How to Stay with What’s Important this Holiday Season

by | Nov 29, 2022 | Values Based Living | 0 comments

Christmas. Hanukkah. Kwanzaa. Black Friday. Boxing day. New Year’s Day. Whether they’re based in religious ritual or capitalist norms (or both), traditions are very interesting because they come from the collective. We probably didn’t consciously opt in to these traditions as kids. If Kwanzaa was being celebrated in your house growing up, you probably celebrated Kwanzaa with minimal push-back.

Kids are curious, and we’re all given some sort of explanation of our traditions at some point. Some of us are told, “okay, so there’s this guy called Santa, and he’s going to come down our chimney in his pajamas. He’ll eat our cookies and then leave presents in our socks. Sound good?”

As kids, we basically go with it. If everyone else is doing it, that must be how it’s done.

Then at some point we get old enough to get suspicious. How does this work exactly? Why doesn’t Sam across the street have a Christmas tree? Who is this Santa guy anyway?

As we individuate we start to pull away from the previously accepted terms of the tradition. In a case like Santa Claus, most of us have a moment of disillusionment where we realize (gasp) Santa isn’t a real guy that comes into the house. He’s more like tinkerbell. If everyone believes in him, he exists. Now, as an adult, you have a set of your own core values that guide you to different degrees every day, whether you know it or not. We’ll dig into this more later.

The holidays can feel like a clash of different values if we decide to spend time with our rarely otherwise seen family members. Each family group is individually opting in to the collective values at different levels, and it doesn’t need to look as obvious as celebrating Christmas vs Hanukkah.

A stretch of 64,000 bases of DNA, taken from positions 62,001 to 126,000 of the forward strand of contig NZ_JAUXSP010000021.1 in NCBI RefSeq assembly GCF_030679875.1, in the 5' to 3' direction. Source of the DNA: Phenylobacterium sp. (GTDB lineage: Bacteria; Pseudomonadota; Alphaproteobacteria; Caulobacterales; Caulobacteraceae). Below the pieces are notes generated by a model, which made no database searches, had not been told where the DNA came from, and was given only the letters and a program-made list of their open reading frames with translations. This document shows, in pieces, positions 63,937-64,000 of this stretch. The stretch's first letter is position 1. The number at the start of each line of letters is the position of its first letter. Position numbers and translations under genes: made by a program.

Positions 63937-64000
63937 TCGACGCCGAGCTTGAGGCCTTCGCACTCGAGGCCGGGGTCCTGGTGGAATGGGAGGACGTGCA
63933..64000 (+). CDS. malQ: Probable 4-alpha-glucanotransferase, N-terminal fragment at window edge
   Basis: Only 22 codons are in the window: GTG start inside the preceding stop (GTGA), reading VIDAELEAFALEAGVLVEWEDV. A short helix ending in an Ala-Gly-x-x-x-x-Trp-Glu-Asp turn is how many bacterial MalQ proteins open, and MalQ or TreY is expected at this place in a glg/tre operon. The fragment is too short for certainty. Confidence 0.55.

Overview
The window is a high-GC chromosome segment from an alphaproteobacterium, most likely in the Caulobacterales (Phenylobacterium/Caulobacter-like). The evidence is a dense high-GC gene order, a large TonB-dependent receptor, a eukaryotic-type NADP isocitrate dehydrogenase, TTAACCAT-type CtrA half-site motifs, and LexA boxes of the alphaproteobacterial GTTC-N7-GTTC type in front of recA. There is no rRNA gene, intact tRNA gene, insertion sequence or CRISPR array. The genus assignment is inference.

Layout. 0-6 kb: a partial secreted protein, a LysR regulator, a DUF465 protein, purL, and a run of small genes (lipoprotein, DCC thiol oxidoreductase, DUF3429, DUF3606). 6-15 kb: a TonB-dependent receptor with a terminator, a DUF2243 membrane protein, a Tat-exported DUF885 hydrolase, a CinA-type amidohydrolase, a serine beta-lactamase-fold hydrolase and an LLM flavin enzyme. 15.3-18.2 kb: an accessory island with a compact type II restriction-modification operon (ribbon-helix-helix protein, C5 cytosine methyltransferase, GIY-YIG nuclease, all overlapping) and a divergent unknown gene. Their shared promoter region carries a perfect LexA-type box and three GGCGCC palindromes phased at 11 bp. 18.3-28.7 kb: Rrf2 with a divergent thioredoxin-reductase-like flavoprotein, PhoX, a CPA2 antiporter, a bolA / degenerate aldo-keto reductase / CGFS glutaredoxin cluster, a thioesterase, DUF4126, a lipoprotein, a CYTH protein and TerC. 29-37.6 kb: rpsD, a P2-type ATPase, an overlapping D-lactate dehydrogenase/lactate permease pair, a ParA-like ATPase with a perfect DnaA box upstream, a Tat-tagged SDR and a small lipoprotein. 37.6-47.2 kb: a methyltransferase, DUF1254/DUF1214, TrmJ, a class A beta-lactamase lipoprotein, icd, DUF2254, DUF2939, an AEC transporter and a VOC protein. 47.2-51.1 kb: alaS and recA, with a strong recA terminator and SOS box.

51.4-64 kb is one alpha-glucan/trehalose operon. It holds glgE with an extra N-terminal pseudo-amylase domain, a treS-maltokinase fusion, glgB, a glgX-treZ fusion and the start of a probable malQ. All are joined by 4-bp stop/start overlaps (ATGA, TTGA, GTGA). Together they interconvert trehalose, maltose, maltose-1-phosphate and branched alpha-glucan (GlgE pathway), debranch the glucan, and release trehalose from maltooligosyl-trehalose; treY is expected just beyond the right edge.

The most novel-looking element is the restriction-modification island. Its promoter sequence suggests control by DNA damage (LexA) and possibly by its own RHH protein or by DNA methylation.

For Example, Aunt Sharon and Uncle Phil are only eating vegan this year so they’ll be bringing their own cauliflower turkey. All Uncle Ed wants to talk about when you see him is politics so you know he’ll be shoe-horning the recent US election into every conversation. You find yourself both looking forward to and completely dreading this get-together. You just hope you get enough leftovers to make it worth the visit. You tell yourself you have to go, your mom would be so disappointed if you didn’t make it. Plus you tend to be the only one able to keep Uncle Phil and Uncle Ed from fighting.

Okay. Reminder. This is your life, and you get to choose. Period. You are not responsible for taking care of your extended family (or anyone/anything else) at the expense of your mental, physical, emotional, or spiritual well being. This applies to other areas you may be struggling with during the holidays as well, by the way. From financial stress to short timelines, from feeling isolated to feeling obligated to recycle/reuse all that wrapping paper…our values have something to say about all of these.

With this in mind, how can you honour your values this year? How can you take care of yourself first and then give of yourself ONLY if it honours your values to do so. WHAT?!

I know, it seems unthinkable. Our workshops and coaching sessions go deeply into just this, but I want to offer a sneak peek in this post. Ultimately, the answers to these questions are inside you, and the VBL workshops and coaching sessions simply reveal answers that you already have in you.


(sorry for yelling, but it’s important)


Keep that in mind as you ask yourself the following questions. 

  1. What is important to you about the holiday season?
  2. What do you dread about the holidays?
  3. What would happen if those things you dread were eliminated from the equation? What would that feel like? Look like? What would you be like?
  4. If you had no fear, what would you do?
  5. What’s one aspect of your relationship with the holidays this year that you’re going to take control of?

I wish you so much courage and love as you move into this unique holiday season. Please take care of yourself and know that you are worth putting first.





VBL has an in person presence in Calgary, Nelson and Bonnyville.